Dynamics of a dry-rebounding drop: observations, simulations, and modeling

Dynamics of a dry-rebounding drop: observations, simulations, and modeling AbstractDynamics of a dry-rebounding drop was studied experimentally, numerically, and theoretically. Experimental results were reproduced by our computational fluid dynamics simulations, from which time series of kinetic energy, potential energy, and surface energy were obtained. The time series of these energies quantitatively clarified the energy conversion and loss during the dry-rebound. These results were interpreted by using an imaginary spring model and a spherical harmonic analysis. The spring model explained the vertical deformation of the drop, however, could not completely explain the energy loss; the timings of the energy loss did not match. From a viewpoint of the spherical harmonic deformation of a drop, the deformation of the drop after the impact was found to be a combination of two vibrational motions. One of the two vibrational motions is an inertial motion derived from the free-fall and the another is a pressure-induced motion derived from a pressure surge due to the sudden stop of the bottom part of the drop at the impact. The existence of the pressure surge at the impact was confirmed in the simulated results. The pressure-induced motion resists the inertial motion and consequently dumps the kinetic energy of the drop. http://www.deepdyve.com/assets/images/DeepDyve-Logo-lg.png Open Physics de Gruyter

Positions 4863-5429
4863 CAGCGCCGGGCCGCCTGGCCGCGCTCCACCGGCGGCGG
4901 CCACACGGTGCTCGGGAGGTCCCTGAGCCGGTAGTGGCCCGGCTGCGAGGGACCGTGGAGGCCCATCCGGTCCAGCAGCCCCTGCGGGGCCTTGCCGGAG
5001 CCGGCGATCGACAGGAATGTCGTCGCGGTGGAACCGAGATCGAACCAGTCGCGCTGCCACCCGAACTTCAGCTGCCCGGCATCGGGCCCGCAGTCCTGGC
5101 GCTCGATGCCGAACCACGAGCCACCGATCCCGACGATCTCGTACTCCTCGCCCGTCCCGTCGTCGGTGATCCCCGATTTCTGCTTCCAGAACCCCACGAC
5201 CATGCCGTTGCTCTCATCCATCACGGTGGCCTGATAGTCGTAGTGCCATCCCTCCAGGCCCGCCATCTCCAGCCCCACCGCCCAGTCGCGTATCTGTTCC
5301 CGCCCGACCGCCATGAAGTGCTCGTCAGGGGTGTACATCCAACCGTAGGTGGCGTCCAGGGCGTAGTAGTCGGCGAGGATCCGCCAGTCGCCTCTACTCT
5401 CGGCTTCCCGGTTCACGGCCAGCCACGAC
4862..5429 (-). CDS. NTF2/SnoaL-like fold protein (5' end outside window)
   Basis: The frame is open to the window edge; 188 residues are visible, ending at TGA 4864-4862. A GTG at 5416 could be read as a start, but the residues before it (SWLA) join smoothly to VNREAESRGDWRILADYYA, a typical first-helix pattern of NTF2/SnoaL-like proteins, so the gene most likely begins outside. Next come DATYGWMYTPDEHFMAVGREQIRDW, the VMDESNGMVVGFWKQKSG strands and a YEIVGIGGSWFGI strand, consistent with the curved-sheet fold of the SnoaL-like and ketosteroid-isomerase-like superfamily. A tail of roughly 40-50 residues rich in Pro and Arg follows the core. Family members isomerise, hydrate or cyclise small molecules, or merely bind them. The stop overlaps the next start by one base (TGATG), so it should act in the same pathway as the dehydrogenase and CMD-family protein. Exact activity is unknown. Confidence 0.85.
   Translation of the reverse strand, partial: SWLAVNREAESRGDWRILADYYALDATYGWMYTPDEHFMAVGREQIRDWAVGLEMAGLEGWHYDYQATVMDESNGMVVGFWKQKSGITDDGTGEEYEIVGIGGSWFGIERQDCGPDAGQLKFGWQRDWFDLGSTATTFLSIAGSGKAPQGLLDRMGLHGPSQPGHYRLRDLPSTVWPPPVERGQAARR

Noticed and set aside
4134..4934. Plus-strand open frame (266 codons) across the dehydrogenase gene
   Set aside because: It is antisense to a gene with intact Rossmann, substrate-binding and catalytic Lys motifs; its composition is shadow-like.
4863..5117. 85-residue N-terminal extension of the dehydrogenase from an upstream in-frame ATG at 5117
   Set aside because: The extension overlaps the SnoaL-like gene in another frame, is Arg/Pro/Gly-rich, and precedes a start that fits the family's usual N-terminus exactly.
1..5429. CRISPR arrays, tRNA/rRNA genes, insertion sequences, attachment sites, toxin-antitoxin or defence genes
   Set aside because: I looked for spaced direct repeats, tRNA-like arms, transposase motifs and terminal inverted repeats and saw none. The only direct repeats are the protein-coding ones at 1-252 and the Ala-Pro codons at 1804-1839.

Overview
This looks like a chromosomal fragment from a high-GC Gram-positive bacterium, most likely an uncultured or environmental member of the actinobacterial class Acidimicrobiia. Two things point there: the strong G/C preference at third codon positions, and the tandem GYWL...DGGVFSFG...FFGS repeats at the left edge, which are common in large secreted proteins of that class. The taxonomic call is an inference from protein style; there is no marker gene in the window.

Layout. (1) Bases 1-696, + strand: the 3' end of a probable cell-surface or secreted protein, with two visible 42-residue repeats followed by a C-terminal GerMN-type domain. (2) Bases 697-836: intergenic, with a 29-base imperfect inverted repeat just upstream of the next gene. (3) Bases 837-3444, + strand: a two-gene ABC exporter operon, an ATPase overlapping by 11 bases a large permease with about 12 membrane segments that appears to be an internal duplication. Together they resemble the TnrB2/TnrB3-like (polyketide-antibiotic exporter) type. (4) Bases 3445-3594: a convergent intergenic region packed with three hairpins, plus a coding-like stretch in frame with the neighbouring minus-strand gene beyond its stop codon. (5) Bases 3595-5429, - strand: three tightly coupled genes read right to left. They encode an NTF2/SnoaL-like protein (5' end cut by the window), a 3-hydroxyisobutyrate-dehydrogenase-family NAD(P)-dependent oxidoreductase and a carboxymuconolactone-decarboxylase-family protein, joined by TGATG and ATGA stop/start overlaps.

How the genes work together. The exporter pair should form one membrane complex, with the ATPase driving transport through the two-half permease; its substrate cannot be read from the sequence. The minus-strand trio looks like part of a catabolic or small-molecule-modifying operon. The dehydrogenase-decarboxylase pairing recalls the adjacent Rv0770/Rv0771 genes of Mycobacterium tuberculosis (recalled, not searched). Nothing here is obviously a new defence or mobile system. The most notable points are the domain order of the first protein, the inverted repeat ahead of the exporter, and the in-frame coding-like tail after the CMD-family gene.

Dynamics of a dry-rebounding drop: observations, simulations, and modeling

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Publisher
De Gruyter
Copyright
© 2018 A. Nishimura et al., published by De Gruyter
ISSN
2391-5471
eISSN
2391-5471
D.O.I.
10.1515/phys-2018-0039
Publisher site
See Article on Publisher Site

Abstract

AbstractDynamics of a dry-rebounding drop was studied experimentally, numerically, and theoretically. Experimental results were reproduced by our computational fluid dynamics simulations, from which time series of kinetic energy, potential energy, and surface energy were obtained. The time series of these energies quantitatively clarified the energy conversion and loss during the dry-rebound. These results were interpreted by using an imaginary spring model and a spherical harmonic analysis. The spring model explained the vertical deformation of the drop, however, could not completely explain the energy loss; the timings of the energy loss did not match. From a viewpoint of the spherical harmonic deformation of a drop, the deformation of the drop after the impact was found to be a combination of two vibrational motions. One of the two vibrational motions is an inertial motion derived from the free-fall and the another is a pressure-induced motion derived from a pressure surge due to the sudden stop of the bottom part of the drop at the impact. The existence of the pressure surge at the impact was confirmed in the simulated results. The pressure-induced motion resists the inertial motion and consequently dumps the kinetic energy of the drop.

Journal

Open Physicsde Gruyter

Published: May 30, 2018

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